3.3. Effect of the Cultivation Site on the Content of Polyphenols and Resveratrol in ‘Rondo’

Cultivation site significantly affected the content of polyphenols in ‘Rondo’ cv. grapevine leaves in both experimental years (Figure 1; *** p ≤ 0.001). TPC of open field vine leaves (1094 mg 100 g−1) was 31% higher when compared to polytunnel ones (750 mg 100 g−1). Leaves of cv. ‘Rondo’ had an opposite effect when compared to fruits—open field leaves had increased polyphenols, because stress factors are more evident in open field conditions. In open field and in polytunnel conditions the abiotic factors such as light, temperature, humidity, wind, CO2, soil conditions, etc., are of high importance, which can affect the plants. The vegetation period of vines tend to be longer in soils with high humus content, which shift the fruit ripening and prolong the lifespan of the leaves as well. In our experiment, the soils of both experimental sites had a high-productivity score.
Resveratrol in vine leaves varied from 0.080 to 0.095 mg 100 g−1 (fw) in 2017, and from 0.163 to 0.216 mg 100 g−1 (fw) in 2018. However, viticultural practice did not have any significant effect on vine leaf resveratrol, though the tendencies to have higher contents revealed in polytunnel conditions. In earlier experiments, the effect was evident in the fruits as well. As shown in Figure 1, an increase in resveratrol during the year 2018 can be attributed to a year with elevated temperatures (from 20.1 to 23.6 °C), when compared to open field temperatures (from 15.2 to 20.2 °C). Moreover, the polytunnel is a closed system in which the temperatures are significantly higher compared to the open field [9], and this plays an important role in increasing the contents. In addition, the diffuse plastic induce greater variations in leaf area and leaf chlorophyll content as compared to uncovered vines [9]. The vines’ exposure to light can enhance polyphenols accumulation in leaf tissues [2,7,8]. Besides, the radiation received by leaves can change the phenolic content too [2,6,26]. Yin et al. [8] claimed the resveratrol metabolic pathways to be driven by ultraviolet-C radiation, which an increase occurs with elevated temperatures and exposure to sunlight. In the present experiment, the mean effect of the viticultural practice on the total polyphenols and resveratrol was significant at p ≤ 0.001. Therefore, the differences in cultivar properties and their behaviour in variable conditions while selecting viticultural practice and suitable cultivars needs to be carefully considered [20]. The grapevine cultivar ‘Rondo’ revealed its leaf total polyphenol potential in open field conditions, presenting the increased contents in both experimental years when compared to polytunnel conditions.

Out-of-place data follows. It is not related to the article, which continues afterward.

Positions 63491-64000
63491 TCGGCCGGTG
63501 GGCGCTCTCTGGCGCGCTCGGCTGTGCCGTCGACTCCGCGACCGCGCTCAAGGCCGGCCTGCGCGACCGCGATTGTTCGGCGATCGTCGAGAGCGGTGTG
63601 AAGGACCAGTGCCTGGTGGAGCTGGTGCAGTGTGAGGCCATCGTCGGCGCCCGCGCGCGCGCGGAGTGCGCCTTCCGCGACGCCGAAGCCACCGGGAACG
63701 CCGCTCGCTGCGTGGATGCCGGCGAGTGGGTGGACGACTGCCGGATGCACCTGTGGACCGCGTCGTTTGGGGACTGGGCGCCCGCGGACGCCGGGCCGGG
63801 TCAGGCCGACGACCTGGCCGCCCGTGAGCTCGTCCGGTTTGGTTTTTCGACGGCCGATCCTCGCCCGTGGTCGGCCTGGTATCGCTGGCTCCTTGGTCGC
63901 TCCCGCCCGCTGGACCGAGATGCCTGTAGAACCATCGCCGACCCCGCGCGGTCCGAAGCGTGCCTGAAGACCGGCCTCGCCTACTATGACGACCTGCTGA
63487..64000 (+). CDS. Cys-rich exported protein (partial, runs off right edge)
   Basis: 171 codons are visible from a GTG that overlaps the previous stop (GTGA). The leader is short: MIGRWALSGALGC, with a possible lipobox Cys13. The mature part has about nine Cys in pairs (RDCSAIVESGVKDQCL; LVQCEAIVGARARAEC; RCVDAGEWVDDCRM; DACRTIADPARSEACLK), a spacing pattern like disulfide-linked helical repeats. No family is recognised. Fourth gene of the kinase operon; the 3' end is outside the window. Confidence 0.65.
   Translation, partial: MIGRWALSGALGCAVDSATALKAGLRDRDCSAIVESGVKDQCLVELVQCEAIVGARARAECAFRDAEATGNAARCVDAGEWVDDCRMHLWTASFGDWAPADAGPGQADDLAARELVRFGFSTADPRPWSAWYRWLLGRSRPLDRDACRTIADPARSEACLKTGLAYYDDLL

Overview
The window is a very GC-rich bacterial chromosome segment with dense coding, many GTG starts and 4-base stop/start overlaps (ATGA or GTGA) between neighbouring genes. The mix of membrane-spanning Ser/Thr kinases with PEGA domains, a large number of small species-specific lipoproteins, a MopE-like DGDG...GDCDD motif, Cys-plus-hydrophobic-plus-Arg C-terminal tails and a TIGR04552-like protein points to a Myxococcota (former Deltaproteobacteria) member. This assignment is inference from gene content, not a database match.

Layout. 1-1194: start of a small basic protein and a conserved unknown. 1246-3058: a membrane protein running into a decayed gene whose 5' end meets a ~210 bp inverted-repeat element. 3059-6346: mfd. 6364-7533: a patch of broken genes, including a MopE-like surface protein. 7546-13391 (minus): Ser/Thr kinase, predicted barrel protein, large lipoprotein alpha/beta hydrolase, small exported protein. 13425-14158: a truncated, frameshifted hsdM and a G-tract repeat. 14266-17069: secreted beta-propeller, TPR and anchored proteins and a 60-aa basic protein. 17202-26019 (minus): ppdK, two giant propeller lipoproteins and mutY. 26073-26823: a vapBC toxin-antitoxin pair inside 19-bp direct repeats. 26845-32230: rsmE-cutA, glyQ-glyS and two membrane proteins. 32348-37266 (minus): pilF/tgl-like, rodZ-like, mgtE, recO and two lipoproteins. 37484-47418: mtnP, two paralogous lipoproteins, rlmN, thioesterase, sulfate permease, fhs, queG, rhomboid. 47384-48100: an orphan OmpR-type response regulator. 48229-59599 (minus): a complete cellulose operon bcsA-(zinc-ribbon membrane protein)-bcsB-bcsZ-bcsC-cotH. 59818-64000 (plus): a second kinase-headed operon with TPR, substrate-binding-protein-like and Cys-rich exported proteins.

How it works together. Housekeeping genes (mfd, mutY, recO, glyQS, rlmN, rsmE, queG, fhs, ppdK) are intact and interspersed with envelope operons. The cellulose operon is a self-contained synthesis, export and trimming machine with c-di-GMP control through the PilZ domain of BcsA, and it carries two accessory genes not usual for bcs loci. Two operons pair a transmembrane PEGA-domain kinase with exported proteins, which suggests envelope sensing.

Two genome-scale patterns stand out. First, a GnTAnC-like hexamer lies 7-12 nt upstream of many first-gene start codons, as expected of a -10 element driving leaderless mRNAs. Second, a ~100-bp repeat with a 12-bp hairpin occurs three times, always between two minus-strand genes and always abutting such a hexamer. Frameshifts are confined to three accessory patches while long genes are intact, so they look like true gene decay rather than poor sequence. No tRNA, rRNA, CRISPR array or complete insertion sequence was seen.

4. Conclusions

Grapevine cultivation and viticulture practices produce an enormous amount of biomass during winter and summer pruning. This kind of waste (biomass) is generated in high volumes but usually burnt or composted on-field. In addition to the canes and shoots, the grapevine leaves constitute the majority of the residues as the process of leaf-removal starts at the beginning of veraison. The biochemical composition of leaves vary significantly even in cold resistant hybrid grapevine cultivars and show higher contents, which depends on the cultivar in open field or polytunnel conditions.
In the present experiment, the effect of cultivar varied annually, cv. ‘Regent’ had increased total polyphenols and resveratrol in 2017, but ‘Solaris’ in 2018. Leaves collected during full fruit ripeness in open field conditions cvs. ‘Zilga’ and ‘Hasansky Sladky’ presented higher content of total phenolics and resveratrol. Autumn leaves in the mature stage produced more polyphenolic compounds during cool night temperatures and shorter photoperiod conditions. Viticultural practices (polytunnel) decreased the polyphenols in leaves. Leaf resveratrol presented greater variability rather in open field conditions. In conclusion, cultivar selection, viticultural practice and leaf-removal time contribute significantly to the accumulation of total polyphenols and resveratrol. The current study revealed high potential of the leaves of interspecific hybrid grapevine cultivars, to hold high promise to be used for value addition and can find practical applications for developing novel food or livestock feed based products or for cosmetic and/or pharmaceutical applications. The data generated in this study is envisaged to be continued further focusing mainly on improving the extraction procedures, especially use of green extraction techniques. Further research is also warranted based on observations of this study, which is envisioned to efficiently support concepts of zero waste and circular economy in EU.

Author Contributions

Conceptualization, methodology, K.K. and R.R.; formal analysis, R.R., M.M.-K. and A.A.; data curation, R.R. and K.K.; writing—original draft preparation, R.R. and K.K.; writing—review and editing, R.B.; visualization, R.R.; supervision, K.K. and R.B.; project administration and funding acquisition, K.K. and R.B. All authors have read and agreed to the published version of the manuscript.

Funding

This research received funding from the European Union’s Horizon 2020 research and innovation program under grant agreement No 810630 (Valortech). This research was also supported by the “Innovation Cluster” of the Estonian Rural Development Plan (ERDP Action 16 ‘Cooperation’) 2014–2020, financially supported by European Agricultural Fund for Rural Development.